Dave Campbell
Thursday, 08 February 2018 15:51:17 UTC
So I'm still wondering what's in it for me. Let's look at a basic scenario:

1. Azure hosted in Web apps (doesn't matter if it's linux or windows). Scalability turned on both horizontal and vertical.
2. Azure SQL DB and/or CosmosDB (which autoscales)
3. VSTS with automated deploy that deploys to failover, runs tests, and then flips it to production so 0 downtime
4. .NET Core Based everything.

So I don't need to make sure that dependencies are there persay because other than node_modules and nuget packages that automatically download as part of VSTS and would still happen with docker etc. I don't see why I need to do this.

AND Azure automatically updates Web Apps, SQL DB and CosmosDB for me. I don't need to do anything and don't have to worry about any downtime while it's happening.

Why would I use docker and k8s when I can fire and forget and it just works and scales as much as I want it to scale automatically? (Several million unique visitors a day site with over 5 terabytes of data plus analytics running just fine and I've done similar with much larger than that.) Dev, QA and Staging are just copies of production scaled down.

Seems like more stuff for no benefit and I'd have to actually do more to maintain my production environment than I do now. And even more to setup a development machine too.

Where am I wrong? On linux stuff, yes I can see this because getting it running is hard and keeping it running even harder. But .NET on Azure? Why? Is this better than VMs on AWS? ABSOLUTELY. Is this better than VMs on Azure? Absolutely.

But if you're using VMs for this stuff on Azure, you're doing it wrong and wasting money. I can't think of anything you need a VM for in Azure.

So, please provide a use case that would improve my current scenario using docker and k8s. I'd really like to know what I'm missing.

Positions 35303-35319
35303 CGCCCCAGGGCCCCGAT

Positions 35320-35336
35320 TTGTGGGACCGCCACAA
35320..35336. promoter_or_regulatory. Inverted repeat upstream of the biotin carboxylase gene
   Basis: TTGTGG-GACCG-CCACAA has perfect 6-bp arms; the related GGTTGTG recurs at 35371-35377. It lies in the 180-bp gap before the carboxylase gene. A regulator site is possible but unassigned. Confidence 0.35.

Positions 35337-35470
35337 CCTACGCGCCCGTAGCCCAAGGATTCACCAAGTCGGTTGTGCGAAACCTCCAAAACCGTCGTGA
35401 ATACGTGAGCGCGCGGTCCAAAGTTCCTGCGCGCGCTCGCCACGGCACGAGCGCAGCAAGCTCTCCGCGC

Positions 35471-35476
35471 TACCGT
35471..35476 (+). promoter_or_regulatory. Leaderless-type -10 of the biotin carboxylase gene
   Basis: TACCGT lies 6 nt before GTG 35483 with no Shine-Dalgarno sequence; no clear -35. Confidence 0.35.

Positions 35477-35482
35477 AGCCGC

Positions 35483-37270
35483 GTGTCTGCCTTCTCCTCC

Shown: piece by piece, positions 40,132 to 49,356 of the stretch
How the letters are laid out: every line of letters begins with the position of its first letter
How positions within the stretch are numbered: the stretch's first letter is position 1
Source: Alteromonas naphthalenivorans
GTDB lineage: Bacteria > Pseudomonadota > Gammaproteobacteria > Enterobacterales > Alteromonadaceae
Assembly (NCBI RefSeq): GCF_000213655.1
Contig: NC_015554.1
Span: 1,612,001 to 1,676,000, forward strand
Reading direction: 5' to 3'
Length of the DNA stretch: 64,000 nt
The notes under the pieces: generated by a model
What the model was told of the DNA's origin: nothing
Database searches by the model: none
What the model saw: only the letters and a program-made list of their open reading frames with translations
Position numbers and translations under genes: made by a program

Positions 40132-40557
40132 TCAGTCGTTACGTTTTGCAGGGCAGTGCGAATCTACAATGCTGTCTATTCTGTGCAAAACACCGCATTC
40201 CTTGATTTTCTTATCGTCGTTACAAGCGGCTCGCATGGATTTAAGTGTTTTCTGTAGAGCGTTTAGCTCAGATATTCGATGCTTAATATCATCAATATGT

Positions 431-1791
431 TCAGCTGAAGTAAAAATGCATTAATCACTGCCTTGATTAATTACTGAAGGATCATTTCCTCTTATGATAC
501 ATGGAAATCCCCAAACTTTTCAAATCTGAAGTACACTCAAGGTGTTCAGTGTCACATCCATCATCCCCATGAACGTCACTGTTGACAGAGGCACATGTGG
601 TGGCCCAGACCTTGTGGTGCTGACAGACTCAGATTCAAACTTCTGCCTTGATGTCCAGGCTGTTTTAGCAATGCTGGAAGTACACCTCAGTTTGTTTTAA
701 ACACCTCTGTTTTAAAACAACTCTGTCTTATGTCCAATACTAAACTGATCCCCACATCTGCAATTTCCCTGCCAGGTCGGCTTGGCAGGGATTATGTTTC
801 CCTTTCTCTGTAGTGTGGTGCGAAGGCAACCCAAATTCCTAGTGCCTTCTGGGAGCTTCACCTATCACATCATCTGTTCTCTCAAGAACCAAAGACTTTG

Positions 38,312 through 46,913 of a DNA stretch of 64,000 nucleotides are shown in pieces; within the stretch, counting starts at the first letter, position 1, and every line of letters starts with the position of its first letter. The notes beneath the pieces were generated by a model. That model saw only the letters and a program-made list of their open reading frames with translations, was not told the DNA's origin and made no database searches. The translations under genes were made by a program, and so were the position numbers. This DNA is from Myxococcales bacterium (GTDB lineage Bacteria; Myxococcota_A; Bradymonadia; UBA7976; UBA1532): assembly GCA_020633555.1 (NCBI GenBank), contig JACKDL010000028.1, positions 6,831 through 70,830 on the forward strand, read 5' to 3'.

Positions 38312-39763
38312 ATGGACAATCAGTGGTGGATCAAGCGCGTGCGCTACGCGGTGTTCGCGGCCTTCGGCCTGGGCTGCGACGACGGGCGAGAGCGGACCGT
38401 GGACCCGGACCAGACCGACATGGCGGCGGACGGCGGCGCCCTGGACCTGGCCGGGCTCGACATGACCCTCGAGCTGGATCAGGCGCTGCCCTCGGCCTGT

James Hancock
Thursday, 08 February 2018 16:12:17 UTC
James Hancock: what if you wanted to move off Azure, perhaps because a customer insisted? Perhaps to another cloud, perhaps to on-prem? Using docker and/or Kubernetes would allow you to have the same scalability and manageability, using the same tools, regarless of where you run.
Raj Chaudhuri
Thursday, 08 February 2018 16:48:18 UTC
We're big fans of Kubernetes at untapt. For more insight into why you're always x versions behind the latest Kubernetes release (!), I highly recommend this article - https://gravitational.com/blog/kubernetes-release-cycle/
Thursday, 08 February 2018 17:10:04 UTC
What if I said you don't shush but shell.
roar
roar
Thursday, 08 February 2018 17:13:15 UTC
shush is pronounced shell.
meow
roar
Thursday, 08 February 2018 18:22:21 UTC
or...

"Here's a Golang application, compiled to a binary for your machine. It has everything you need embedded (web server, database, etc). It's a few megs compressed. Just run it."
joe
Thursday, 08 February 2018 18:34:12 UTC
Raj Chaudhuri: Sure. In that limited case I guess it would be better. But since you do that maybe once every 5 years, if you're unlucky, why would you introduce all of the overhead and complexity on a day-to-day basis? Your ROI would always be negative. That's my point.
James Hancock
Thursday, 08 February 2018 18:39:04 UTC
So Docker images and k8s share the same OS images, but if X micro services are deployed as Docker images in a cluster, do they still require as much RAM as running X instances of the OS? In a Service Fabric cluster wouldn't it require much less resources if each service is deployed as an ASP.NET Core app directly on the cluster compared to a Docker image?